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Re: Eclipse-compatible :extssh: method...

From: Deven T. Corzine
Subject: Re: Eclipse-compatible :extssh: method...
Date: Tue, 6 May 2003 14:42:21 -0400 (EDT)

On Tue, 6 May 2003, Derek Robert Price wrote:

> Deven T. Corzine wrote:
> >The Eclipse IDE (www.eclipse.org) supports a CVS method of "extssh".  The 
> >attached patch extends the standard CVS client to support this method as 
> >well.  For this method, "ssh" is the default rsh client instead of "ssh", 
> >and CVS_SSH overrides it, instead of CVS_RSH.
> >
> >With this patch, the "cvs" command can operate on workspaces checked out 
> >via Eclipse using the "extssh" method.
> >
> >Can this patch be incorporated into the mainline CVS code?
> No.  It adds no new functionality and I'm fairly close to making the 
> default CVS_RSH value `ssh' anyhow.

That's not a bad idea.  In my patch, I made a separate CVS_SSH variable 
control the "ssh" default, but how many people really want to use "rsh" 
still anyhow?  (They could always set CVS_RSH="rsh"...)

> Why aren't you just setting CVS_RSH from the command line?  If it's just 
> because you want the information encoded in the CVSROOT rather than in 
> an env variable, then come up with a resonable, but more generic way of 
> encoding _any_ value of CVS_RSH into the CVSROOT string and I will 
> commit it.  Reasonable means that the new code will parse old CVSROOTs 
> without problems and that new strings look as much as posible like old 
> strings, as subjective as that may be.  I'd prefer you extend the syntax 
> of the :ext: method, not add a new method as well, but if you feel you 
> can't avoid it, please provide justification.

I can set CVS_RSH to "ssh" in the environment, but it won't change the 
fact that Eclipse checks out the files with a method name of "extssh", 
which stock CVS rejects as an error.  I can't control how Eclipse works, 
and the working files I was using had been checked out by Eclipse.  With 
the patch I submitted, the command-line CVS can operate directly on the 
working files checked out by Eclipse, instead of aborting with an error.

While I might agree that "extssh" is a strange choice for a new method, 
and it's not as generic as one might like, it is what it is.  That's what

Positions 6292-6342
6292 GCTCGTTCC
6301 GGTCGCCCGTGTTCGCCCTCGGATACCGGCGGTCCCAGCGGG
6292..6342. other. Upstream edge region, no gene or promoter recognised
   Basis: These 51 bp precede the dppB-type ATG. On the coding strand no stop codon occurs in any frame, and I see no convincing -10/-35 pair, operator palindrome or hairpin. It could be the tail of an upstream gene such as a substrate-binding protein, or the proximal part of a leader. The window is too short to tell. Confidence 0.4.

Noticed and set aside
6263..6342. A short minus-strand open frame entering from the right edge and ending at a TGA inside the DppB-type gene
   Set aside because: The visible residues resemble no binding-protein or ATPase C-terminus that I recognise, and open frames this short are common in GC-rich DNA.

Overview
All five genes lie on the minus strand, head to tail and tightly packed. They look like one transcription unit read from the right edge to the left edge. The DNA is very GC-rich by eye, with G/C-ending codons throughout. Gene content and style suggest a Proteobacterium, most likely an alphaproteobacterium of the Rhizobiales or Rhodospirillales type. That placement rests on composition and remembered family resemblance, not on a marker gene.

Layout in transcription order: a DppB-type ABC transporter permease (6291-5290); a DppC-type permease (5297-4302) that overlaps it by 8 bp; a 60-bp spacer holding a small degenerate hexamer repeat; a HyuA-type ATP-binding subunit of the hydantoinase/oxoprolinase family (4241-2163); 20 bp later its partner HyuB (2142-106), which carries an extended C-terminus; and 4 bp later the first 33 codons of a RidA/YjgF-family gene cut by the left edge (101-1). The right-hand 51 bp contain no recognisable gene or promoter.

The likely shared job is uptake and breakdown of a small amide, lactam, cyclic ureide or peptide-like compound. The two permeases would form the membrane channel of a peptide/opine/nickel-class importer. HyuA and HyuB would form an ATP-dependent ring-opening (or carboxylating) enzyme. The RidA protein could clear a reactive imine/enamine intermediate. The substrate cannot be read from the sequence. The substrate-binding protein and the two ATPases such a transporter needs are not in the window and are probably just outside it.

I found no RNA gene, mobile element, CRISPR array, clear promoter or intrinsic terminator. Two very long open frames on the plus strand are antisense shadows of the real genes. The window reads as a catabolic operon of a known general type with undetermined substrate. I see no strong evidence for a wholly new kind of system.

Eclipse is already using, and it's out of my control.  Feel free to take 
it up with the Eclipse developers.  Maybe you can convince them to do 
things differently.  Don't put me in the middle of that discussion.

I was only looking for interoperability between command-line CVS and the 
implementation in Eclipse.  Patching CVS to understand the "extssh" method 
that Eclipse uses was trivial.  Making "extssh" an alias for the "ext" 
method would have been even more trivial, but then I'd need CVS_RSH set.

> Don't forget cvs.texinfo documentation and test cases in sanity.sh.  
> See the HACKING file in the top level of the CVS source distribution for
> more on what is required for patch acceptance.

Do you require every patch author to embark on a quest for acceptance 
before you integrate the patches?  That's a good way to discourage people 
from even sending the patch in the first place.

The patch I sent was trivial.  I offered it to you because I've heard many 
complaints from open-source authors about patches that get created and 
never submitted back to the author.  I've done my part -- I made a clean 
patch and offered it to you for incorporation into the main distribution.  
I didn't try to design a better solution because the goal was real-life
interoperability with another implementation.

Don't ask me to spend more of my time expanding on the patch to conform 
with your preferred patch etiquette -- it's too trivial of a patch to be 
worth such an effort on my part.  If you need documentation and a test 
case, you should already know how those are expected to be written and 
where they go, and you could probably write both in a couple minutes, 
faster than I could learn the project-specific details.  (This email
conversation is already taking too much of my time.)

Don't expect me to expend much effort on justifying this patch either; if 
you care about interoperability, it should be a no-brainer.  If you don't,
then you'll probably never be convinced anyhow.  Either way, an extended 
debate isn't likely to benefit either of us.

If you don't want this patch, I'll offer it downstream to the Red Hat 
package maintainers.  If they don't want it either, I'll just keep track 
of it myself.  It's not that important to me at the moment, and I don't 
have time to shepherd this patch through a byzantine submission process.  
Maybe I'll find the time later sometime.  Until then, you'll have to take 
it or leave it, as it stands.  I just don't have the time to spare now.


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